Savannah's Squares - Blueprint of a Planned City

James Oglethorpe’s monument looks out over Chippewa Square in Historic Savannah

General James Oglethorpe's vision for the city of Savannah was a passion project of epic proportions.

After the death of his close friend and architect, Robert Castell, to small pox in debtors prison, he made it his mission to establish an opportunity to alleviate the rotting prison system in England. A new colony, a Utopian society of freedom and equal opportunity for the lower class of England to settle and thrive in the New World.

King George II agreed - and the colony of Georgia was established with Savannah in 1733. It would be a military buffer between Charlestown and Florida, establish new trade with flax, hemp, and silk, and give opportunity to the poor to govern themselves on this land. James Oglethorpe quickly penned the new motto of Georgia, named after the king, “Not for ourselves, but for others.”

Oglethorpe was a humanitarian at heart - but he had also seen battle first hand, and knew the importance of protecting his fledgling city from attack at the hands of Spanish forces to the south in Florida.

And so, the city was laid out with meticulous intention.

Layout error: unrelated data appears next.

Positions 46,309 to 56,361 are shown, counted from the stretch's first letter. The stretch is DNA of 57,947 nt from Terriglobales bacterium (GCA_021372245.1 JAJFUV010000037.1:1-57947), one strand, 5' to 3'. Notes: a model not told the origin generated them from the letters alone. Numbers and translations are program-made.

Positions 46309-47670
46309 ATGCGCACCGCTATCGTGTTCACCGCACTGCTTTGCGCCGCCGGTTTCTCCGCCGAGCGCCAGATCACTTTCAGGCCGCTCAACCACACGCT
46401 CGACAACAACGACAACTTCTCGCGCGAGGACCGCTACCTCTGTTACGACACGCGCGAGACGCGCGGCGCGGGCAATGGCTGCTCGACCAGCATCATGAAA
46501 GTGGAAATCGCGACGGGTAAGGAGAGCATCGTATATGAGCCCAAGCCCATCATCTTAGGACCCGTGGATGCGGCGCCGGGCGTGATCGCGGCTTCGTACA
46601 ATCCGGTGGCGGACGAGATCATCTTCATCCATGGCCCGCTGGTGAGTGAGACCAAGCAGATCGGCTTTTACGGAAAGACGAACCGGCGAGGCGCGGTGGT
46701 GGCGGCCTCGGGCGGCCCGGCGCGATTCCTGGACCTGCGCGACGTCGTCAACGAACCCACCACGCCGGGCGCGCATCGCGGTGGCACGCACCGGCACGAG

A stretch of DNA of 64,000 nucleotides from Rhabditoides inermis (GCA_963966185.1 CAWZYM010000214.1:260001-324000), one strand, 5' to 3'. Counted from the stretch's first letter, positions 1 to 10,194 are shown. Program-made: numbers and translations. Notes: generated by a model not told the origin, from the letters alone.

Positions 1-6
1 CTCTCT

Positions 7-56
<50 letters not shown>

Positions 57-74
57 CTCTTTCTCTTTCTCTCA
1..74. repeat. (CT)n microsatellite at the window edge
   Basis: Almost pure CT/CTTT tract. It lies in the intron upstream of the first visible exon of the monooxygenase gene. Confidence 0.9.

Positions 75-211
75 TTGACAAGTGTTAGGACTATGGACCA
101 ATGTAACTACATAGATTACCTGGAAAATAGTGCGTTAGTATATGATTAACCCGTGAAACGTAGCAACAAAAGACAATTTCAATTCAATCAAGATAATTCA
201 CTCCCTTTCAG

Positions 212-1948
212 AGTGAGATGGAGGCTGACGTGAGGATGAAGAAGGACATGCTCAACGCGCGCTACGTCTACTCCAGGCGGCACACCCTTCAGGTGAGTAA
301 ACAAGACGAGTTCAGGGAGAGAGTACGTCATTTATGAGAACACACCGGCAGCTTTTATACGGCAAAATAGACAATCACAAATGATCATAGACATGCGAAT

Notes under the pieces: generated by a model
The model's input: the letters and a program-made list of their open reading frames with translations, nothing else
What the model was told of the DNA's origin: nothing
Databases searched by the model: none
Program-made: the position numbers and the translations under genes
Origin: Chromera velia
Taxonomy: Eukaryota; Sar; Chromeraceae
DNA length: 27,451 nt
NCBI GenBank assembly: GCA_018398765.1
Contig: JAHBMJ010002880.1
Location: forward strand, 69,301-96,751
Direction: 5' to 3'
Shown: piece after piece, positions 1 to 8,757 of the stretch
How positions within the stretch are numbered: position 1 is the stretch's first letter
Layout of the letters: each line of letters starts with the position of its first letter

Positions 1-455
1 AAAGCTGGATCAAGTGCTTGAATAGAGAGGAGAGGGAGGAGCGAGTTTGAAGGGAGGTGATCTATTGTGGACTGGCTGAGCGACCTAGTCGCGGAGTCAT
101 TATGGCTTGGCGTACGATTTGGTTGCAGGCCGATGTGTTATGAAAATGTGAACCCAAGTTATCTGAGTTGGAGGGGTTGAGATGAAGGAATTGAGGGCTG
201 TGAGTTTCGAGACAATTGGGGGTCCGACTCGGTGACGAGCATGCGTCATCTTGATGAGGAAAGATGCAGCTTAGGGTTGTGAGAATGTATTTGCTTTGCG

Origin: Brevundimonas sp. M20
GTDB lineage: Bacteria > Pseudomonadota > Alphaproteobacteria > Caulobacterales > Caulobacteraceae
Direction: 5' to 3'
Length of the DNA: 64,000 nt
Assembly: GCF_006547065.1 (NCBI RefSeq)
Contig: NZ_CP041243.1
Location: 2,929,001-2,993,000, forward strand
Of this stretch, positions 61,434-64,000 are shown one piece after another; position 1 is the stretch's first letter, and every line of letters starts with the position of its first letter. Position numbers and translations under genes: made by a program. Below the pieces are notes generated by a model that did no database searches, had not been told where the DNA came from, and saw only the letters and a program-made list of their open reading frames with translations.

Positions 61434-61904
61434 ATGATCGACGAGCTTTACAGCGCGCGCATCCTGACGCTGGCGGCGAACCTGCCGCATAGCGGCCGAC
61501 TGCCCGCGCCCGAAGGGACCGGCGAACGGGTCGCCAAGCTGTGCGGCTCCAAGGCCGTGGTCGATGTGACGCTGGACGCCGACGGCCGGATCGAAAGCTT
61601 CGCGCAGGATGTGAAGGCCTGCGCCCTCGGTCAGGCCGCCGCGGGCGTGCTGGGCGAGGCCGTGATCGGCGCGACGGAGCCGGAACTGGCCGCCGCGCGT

An original 4 wards ( squares as we call them today) were plotted in perfect alignment - wide open in the center where troops could gather and easily defend the city - and on either side of each square trust buildings were placed, comprised of public buildings and churches for the particular ward. On the North and South sides of each square - 10 equal sized homes. Behind them, another 10, comprising 40 dwellings per ward. Even better, each household was entitled to about 5 acres of farm land on the edge of town for growing produce, with an option of an extra 45 acres farther out.

It was a dream opportunity for hard-working and industrious settlers. You can read more in-depth about early life in Savannah in our book, Hidden History of Savannah, available here.

One of mine and T.C.’s favorite squares, Monterey Square, was laid out in 1847, long after Oglethorpe's arrival. But it's a picturesque, living example of James Oglethorpe's vision for America's first planned city.

While in Monterey Square, visit the Mercer Williams House, best known from the book-turned-movie, Midnight In The Garden of Good & Evil. Also visit Revolutionary War hero, Casmir Pulaski's monument and the Congregation Mickve Israel Synagogue, which is the 3rd oldest Jewish Congregation in North America.


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T.C. & Brenna Michaels, Genteel & Bard, Savannah, GA


Excursion to Savannah


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T.C. & Brenna Michaels